• 12. Affective & evaluative
    Business outcomes
    Customer impact
    Social / WOM
    Mainstream media
    Social / WOM
  • 13. Why does reputation matter?
    Capital asset
    Organizational goals
    Sustainable competitive advantage
  • 14. What links Smart Content and reputation?
    Agenda-setting theory
    > 400 research studies
    Experimental studies
    Corporate reputation
  • 15. What is risk?
    State of uncertainty
    Some of the possibilities involve a loss, catastrophe, or other undesirable outcome
    Psychometric emotional risk model
  • 16. How do we manage using Smart Content?
  • 17. reputation Management and Mutual fund cash flows
    Smart Content Case Study
  • 18. Situation
    Leading mutual fund company
    Cash flows
    • Industry peers
    • 19. Client company
    Management assumptions
    Investment drivers
  • 20. Approach
    Regression analysis of cash flows on financial variables and reputation
    Sector $ inflows
    Fund reputation
    Fund $ inflows
  • 21. Result
    Primary drivers are financial
    Significant role for reputation (R = .74)
  • 22. Application
    • Communications and outreach program
    • 23. Trust
    • 24. Performance
    • 25. Largest gain in net flows in company history
  • Reputation management in pharmaceuticals
    Smart Content Case Study
  • 26. Situation
    PharmCo, a major pharma company
    FDA-ordered recall
    Branded nutritional product
  • 27. Challenge
    Organize and share
    Understand stakeholder opinions
    Emotions and risk factors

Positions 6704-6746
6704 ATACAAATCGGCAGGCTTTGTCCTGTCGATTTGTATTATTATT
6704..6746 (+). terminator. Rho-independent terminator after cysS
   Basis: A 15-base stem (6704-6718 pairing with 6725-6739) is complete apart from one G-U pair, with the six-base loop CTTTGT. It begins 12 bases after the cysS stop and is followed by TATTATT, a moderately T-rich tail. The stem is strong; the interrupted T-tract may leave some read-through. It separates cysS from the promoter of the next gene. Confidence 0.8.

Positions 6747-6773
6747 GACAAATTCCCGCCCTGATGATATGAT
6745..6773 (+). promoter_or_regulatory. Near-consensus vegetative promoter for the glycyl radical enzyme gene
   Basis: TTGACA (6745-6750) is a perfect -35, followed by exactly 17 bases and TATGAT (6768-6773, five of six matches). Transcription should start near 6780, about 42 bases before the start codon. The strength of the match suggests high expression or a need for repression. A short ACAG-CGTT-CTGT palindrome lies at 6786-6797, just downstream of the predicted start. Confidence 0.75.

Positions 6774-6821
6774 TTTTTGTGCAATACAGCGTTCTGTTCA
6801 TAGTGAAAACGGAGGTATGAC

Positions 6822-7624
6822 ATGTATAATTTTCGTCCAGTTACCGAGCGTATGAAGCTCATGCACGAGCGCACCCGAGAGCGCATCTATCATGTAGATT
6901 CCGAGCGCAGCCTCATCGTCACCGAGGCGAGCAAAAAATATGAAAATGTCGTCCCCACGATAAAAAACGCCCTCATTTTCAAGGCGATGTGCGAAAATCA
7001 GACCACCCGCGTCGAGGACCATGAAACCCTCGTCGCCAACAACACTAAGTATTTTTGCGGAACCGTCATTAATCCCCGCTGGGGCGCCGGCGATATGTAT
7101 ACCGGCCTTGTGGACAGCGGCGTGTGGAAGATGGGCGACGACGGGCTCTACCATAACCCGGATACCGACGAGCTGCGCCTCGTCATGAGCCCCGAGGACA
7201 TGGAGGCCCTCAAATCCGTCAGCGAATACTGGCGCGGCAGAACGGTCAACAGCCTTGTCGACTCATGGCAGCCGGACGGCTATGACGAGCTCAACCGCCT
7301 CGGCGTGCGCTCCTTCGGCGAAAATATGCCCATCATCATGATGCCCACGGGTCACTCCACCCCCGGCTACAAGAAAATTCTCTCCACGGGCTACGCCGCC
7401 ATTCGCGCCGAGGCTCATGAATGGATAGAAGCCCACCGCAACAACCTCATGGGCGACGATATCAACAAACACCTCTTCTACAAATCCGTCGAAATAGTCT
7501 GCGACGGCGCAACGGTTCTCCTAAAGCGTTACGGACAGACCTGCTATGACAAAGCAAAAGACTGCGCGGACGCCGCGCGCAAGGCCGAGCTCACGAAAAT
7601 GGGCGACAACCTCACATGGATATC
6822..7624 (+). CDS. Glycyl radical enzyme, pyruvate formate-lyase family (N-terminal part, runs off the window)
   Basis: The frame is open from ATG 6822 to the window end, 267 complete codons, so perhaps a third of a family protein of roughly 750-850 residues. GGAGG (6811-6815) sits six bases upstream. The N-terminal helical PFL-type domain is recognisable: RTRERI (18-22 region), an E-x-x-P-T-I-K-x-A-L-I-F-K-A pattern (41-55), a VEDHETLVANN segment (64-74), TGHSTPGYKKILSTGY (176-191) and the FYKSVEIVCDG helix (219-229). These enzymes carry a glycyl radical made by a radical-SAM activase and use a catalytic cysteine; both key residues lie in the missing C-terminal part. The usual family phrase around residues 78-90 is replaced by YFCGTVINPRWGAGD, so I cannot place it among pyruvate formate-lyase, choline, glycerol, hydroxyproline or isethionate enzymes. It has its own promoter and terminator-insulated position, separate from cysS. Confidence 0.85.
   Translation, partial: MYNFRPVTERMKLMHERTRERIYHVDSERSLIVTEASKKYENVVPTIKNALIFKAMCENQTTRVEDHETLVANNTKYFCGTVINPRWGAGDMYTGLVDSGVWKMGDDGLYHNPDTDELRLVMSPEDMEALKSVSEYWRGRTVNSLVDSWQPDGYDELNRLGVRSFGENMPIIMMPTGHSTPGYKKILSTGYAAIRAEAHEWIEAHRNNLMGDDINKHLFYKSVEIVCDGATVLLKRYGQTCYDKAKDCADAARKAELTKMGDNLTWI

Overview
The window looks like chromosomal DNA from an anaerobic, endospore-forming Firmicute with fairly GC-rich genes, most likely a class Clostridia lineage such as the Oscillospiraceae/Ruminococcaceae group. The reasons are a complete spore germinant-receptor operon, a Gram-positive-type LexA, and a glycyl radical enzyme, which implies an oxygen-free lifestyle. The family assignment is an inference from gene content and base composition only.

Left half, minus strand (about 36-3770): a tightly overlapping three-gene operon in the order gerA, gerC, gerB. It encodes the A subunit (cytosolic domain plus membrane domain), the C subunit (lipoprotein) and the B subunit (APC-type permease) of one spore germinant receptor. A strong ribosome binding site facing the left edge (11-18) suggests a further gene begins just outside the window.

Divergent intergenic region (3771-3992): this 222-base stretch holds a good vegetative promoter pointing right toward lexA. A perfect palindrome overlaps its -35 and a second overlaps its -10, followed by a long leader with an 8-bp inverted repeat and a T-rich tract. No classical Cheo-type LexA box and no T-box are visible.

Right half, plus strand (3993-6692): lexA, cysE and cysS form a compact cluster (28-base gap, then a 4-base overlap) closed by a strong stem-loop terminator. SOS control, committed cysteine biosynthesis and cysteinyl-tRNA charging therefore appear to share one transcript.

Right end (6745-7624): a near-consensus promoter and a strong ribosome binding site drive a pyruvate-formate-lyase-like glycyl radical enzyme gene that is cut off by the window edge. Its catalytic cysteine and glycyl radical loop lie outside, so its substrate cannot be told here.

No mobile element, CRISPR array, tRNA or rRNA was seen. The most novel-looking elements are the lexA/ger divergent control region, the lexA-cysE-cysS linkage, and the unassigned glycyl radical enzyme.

• 28. Who was in the discussion?
    Consumer groups
    Health orgs.
  • 29. What were stakeholders saying?
  • 30. What were the emotional risk factors?
    Emotional risk in product recall discussions
  • 31. What were social moms saying?
  • Risk Management and Alternative energy
    Smart Content Case Study
  • 36. Situation
    Global manufacturer
    European Union 20/20 alternative energy initiative
    Corporate strategy and policy teams
    European fiscal crisis
    Political winds
    Where to invest?
  • 37. Challenge
    Organize information
    Gauge opinion
    Weak signals
    Reach out
  • 38. Political risk analysis by energy source
    Risk score
    Weekly risk
  • 39. Political risk analysis: Wind by country
    Risk score
  • 40. Political risk analysis: Topics and issues
    Offshore wind
    Wind & economy
    Energy & jobs
    Wind opposition
    Wind & jobs
    Risk score
    Risk contribution by topic
  • 41. Influencers
    Companies & organizations
  • 42. Political risk analysis: Wind summary
  • SumMary
  • 53. Questions?
    Thank you